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    ABSTRACT: Spinal muscular atrophy (SMA) is a neurodegenerative disease produced by low levels of Survival Motor Neuron (SMN) protein that affects alpha motoneurons in the spinal cord. Notch signaling is a cell-cell communication system well known as a master regulator of neural development, but also with important roles in the adult central nervous system. Aberrant Notch function is associated with several developmental neurological disorders; however, the potential implication of the Notch pathway in SMA pathogenesis has not been studied yet. We report here that SMN deficiency, induced in the astroglioma cell line U87MG after lentiviral transduction with a shSMN construct, was associated with an increase in the expression of the main components of Notch signaling pathway, namely its ligands, Jagged1 and Delta1, the Notch receptor and its active intracellular form (NICD). In the SMNΔ7 mouse model of SMA we also found increased astrocyte processes positive for Jagged1 and Delta1 in intimate contact with lumbar spinal cord motoneurons. In these motoneurons an increased Notch signaling was found, as denoted by increased NICD levels and reduced expression of the proneural gene neurogenin 3, whose transcription is negatively regulated by Notch. Together, these findings may be relevant to understand some pathologic attributes of SMA motoneurons.
    International Journal of Molecular Sciences 06/2013; 14(6):11424-37. DOI:10.3390/ijms140611424 · 2.86 Impact Factor
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    • "ETP-50772; No. of Pages 9 J.Y. Ljubimova et al. / Experimental and Toxicologic Pathology xxx (2013) xxx– xxx 5 with brain tissue alterations that could possibly lead to tumor development after short exposure (two weeks) and long exposure (10 months). Overexpression of activity-regulated cytoskeleton-associated gene Arc/Arg3.1 (Entrez Gene: 23237) related to synaptic plasticity and cognitive functions (Okuno, 2011; Alberi et al., 2011) was among the most prominent changes detected in rat brains after two weeks CP exposure (Fig. 1). "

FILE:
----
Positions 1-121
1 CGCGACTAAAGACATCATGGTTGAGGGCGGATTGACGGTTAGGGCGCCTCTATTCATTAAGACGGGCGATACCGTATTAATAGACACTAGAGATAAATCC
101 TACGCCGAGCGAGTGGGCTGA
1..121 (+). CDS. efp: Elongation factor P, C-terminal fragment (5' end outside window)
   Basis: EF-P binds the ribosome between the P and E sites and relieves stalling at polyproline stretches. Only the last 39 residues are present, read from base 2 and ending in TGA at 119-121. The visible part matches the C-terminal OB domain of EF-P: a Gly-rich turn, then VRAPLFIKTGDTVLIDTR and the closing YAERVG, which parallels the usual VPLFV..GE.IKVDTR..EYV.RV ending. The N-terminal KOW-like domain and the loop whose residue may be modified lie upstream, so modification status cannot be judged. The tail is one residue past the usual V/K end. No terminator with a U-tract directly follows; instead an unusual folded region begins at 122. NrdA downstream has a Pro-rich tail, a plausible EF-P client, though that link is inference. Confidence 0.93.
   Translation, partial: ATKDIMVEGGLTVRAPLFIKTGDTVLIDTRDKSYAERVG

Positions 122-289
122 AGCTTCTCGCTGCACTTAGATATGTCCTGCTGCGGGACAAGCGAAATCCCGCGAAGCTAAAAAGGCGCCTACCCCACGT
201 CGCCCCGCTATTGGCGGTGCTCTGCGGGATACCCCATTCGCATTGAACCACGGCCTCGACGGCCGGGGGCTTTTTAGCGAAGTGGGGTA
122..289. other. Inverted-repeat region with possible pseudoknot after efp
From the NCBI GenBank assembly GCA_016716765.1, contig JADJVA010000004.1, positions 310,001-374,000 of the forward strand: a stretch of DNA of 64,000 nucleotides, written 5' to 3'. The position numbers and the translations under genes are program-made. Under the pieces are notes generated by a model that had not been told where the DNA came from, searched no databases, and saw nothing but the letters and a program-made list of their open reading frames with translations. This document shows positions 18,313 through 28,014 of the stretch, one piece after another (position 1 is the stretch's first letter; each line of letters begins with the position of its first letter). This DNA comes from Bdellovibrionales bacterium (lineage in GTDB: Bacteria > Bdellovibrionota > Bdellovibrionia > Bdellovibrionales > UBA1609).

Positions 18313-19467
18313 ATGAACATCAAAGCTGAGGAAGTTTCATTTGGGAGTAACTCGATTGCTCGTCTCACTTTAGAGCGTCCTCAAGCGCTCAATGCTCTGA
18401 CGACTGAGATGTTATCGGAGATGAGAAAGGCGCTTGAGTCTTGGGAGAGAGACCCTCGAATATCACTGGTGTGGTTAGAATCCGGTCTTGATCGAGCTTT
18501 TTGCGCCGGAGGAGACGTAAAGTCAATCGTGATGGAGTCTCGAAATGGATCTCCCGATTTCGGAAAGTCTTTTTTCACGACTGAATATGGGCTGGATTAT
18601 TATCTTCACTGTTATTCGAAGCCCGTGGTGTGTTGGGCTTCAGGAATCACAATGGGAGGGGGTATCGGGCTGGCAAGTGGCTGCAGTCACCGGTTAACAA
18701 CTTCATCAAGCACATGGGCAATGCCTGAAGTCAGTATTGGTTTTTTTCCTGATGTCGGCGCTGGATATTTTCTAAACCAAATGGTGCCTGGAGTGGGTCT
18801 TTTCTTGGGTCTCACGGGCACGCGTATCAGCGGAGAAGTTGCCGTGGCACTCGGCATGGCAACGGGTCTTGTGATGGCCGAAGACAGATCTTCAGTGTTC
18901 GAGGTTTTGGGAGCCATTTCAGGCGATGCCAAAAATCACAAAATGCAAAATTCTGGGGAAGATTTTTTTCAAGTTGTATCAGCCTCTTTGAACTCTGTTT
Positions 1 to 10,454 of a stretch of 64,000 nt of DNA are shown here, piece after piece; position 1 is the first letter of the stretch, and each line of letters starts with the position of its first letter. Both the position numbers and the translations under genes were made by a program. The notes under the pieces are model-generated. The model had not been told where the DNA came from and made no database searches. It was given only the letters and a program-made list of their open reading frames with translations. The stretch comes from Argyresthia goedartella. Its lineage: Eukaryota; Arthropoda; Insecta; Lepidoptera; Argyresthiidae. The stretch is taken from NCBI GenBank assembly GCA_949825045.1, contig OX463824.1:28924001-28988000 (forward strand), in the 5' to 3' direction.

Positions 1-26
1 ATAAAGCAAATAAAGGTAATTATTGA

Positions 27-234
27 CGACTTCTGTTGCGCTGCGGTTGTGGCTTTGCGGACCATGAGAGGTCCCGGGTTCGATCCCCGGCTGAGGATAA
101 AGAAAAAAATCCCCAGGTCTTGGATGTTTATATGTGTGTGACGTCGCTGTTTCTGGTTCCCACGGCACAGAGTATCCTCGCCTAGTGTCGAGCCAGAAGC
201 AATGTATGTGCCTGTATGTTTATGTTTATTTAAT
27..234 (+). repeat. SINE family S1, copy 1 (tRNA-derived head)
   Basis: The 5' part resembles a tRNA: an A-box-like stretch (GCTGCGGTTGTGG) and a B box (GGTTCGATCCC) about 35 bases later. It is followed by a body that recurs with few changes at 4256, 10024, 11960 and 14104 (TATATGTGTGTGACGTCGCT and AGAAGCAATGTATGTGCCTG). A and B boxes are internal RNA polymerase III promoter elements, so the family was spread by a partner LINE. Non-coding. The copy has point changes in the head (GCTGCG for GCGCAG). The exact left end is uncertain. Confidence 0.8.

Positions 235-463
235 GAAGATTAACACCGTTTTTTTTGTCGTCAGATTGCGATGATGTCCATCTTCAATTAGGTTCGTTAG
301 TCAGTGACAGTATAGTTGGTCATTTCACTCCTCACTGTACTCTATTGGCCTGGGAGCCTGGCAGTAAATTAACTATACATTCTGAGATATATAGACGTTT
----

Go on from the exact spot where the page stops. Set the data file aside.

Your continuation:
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    ABSTRACT: Air pollution negatively impacts pulmonary, cardiovascular, and central nervous systems. Although its influence on brain cancer is unclear, toxic pollutants can cause blood-brain barrier disruption, enabling them to reach the brain and cause alterations leading to tumor development. By gene microarray analysis validated by quantitative RT-PCR and immunostaining we examined whether rat (n=104) inhalation exposure to air pollution particulate matter (PM) resulted in brain molecular changes similar to those associated with human brain tumors. Global brain gene expression was analyzed after exposure to PM (coarse, 2.5-10μm; fine, <2.5μm; or ultrafine, <0.15μm) and purified air for different times, short (0.5, 1, and 3 months) and chronic (10 months), for 5h per day, four days per week. Expression of select gene products was also studied in human brain (n=7) and in tumors (n=83). Arc/Arg3.1 and Rac1 genes, and their protein products were selected for further examination. Arc was elevated upon two-week to three-month exposure to coarse PM and declined after 10-month exposure. Rac1 was significantly elevated upon 10-month coarse PM exposure. On human brain tumor sections, Arc was expressed in benign meningiomas and low-grade gliomas but was much lower in high-grade tumors. Conversely, Rac1 was elevated in high-grade vs. low-grade gliomas. Arc is thus associated with early brain changes and low-grade tumors, whereas Rac1 is associated with long-term PM exposure and highly aggressive tumors. In summary, exposure to air PM leads to distinct changes in rodent brain gene expression similar to those observed in human brain tumors.
    Experimental and toxicologic pathology: official journal of the Gesellschaft fur Toxikologische Pathologie 05/2013; 65(7-8). DOI:10.1016/j.etp.2013.04.002 · 1.86 Impact Factor